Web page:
This was what I used to say when I would give team-building workshops in the past: relationships are like hair – it takes so much more time and effort to grow it than to cut.
Bear with my silliness on this but I recently came to other hair-inspired thoughts as I was obsessing about something I wanted to do with my mane:
Lice can only thrive on our locks if we let them. Taking these parasites as people who suck our happiness and energy or who give us crap, we have to realize that their presence in our lives is so only if we let them.
Our hair may look shiny and styled but upon closer scrutiny, reveals damage and unhealthiness of the strands. We can be very conscious of superficial things but we may be neglecting what’s really essential and basic. Sometimes, we may even sacrifice what we really are on the inside with how we look on the outside.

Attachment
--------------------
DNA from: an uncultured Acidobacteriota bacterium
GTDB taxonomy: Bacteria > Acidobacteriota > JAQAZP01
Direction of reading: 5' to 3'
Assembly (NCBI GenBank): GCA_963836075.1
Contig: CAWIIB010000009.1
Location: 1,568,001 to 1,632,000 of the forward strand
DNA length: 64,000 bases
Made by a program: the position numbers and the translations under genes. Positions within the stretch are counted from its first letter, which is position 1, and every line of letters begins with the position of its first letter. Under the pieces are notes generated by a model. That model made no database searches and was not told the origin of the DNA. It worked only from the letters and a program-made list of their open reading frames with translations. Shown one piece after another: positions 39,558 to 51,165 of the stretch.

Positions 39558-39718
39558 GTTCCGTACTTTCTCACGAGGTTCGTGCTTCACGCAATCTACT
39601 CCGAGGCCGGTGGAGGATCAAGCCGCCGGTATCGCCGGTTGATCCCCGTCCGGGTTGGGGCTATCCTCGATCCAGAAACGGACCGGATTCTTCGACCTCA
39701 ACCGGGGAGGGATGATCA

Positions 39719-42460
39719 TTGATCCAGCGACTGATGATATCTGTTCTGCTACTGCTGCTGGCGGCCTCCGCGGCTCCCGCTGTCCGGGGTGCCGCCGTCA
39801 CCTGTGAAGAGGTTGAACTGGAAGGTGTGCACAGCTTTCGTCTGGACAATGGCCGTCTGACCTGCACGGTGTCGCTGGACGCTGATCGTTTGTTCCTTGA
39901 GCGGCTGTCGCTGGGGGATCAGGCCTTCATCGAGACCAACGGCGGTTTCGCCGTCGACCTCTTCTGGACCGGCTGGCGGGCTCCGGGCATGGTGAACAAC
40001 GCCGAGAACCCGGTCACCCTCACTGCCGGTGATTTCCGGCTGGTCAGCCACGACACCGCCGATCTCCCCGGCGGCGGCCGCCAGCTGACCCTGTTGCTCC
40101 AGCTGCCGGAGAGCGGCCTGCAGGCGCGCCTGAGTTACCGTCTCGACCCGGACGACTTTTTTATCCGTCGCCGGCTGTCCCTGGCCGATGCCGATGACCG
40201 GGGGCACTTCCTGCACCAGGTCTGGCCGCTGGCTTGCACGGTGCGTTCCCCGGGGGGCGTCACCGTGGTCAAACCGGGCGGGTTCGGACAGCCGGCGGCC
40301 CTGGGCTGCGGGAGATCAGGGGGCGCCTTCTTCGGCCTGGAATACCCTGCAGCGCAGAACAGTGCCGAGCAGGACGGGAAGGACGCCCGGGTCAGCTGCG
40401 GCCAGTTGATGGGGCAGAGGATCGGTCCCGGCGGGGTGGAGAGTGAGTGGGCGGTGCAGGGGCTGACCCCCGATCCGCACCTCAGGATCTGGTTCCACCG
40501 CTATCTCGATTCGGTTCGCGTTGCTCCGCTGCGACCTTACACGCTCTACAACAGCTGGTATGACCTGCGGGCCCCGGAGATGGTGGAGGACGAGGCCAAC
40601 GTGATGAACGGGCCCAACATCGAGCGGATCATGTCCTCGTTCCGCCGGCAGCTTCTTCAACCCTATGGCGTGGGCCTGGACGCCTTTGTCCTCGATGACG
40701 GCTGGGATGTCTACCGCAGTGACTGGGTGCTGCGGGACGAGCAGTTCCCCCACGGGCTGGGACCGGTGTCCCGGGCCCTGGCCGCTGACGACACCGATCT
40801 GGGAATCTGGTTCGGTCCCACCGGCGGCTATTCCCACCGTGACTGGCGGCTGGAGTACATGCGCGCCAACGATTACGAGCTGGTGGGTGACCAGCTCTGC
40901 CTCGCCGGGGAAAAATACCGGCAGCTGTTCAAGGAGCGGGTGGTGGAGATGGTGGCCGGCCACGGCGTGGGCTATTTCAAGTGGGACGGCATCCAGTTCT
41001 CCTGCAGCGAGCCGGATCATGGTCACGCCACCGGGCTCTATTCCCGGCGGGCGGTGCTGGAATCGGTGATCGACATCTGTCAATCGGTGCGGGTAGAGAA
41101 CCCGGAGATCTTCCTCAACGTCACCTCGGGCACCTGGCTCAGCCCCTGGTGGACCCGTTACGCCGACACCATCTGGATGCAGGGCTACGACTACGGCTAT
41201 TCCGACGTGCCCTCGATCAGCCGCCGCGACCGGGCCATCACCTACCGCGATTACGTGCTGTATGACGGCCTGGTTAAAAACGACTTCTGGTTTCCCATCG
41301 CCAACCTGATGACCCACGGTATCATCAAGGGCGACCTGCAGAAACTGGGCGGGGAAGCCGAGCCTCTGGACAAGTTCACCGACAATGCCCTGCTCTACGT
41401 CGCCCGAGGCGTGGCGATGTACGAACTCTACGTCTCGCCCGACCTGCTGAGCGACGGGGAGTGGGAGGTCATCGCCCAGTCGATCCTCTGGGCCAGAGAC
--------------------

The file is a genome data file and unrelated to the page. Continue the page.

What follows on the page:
Put whatever product and do all kinds of service on our hair, but at the end of it all, it’s still just hair. We may have accomplished many things, we may be adorned with so much of our possessions, we may be educated…but basically, we simply remain to be persons.
No matter how ugly or unsatisfying our hair has come to, it will always grow and have a chance to be re-styled. Even if we made gazillions of mistakes and booboos in our lives, we always have a chance to move out of them and still make something good of the past.
We have the hair that’s borne to us but at the same time we choose how we make that hair contribute to our over-all appearance. We all have our givens in life – our family, our looks, our innate skills – but what we do to what we were allowed at the start can only be determined by us and they will make an impact on the ends we want to accomplish in the way that we will make them.
Our hair can keep on growing without necessarily becoming more beautiful or stylish. As we continue to breathe, we exist. But continuous existence doesn’t necessarily equal meaning and relevance.
Hair can only be appreciated in the context of a face or a head it belongs to. Simply put, no person is an island.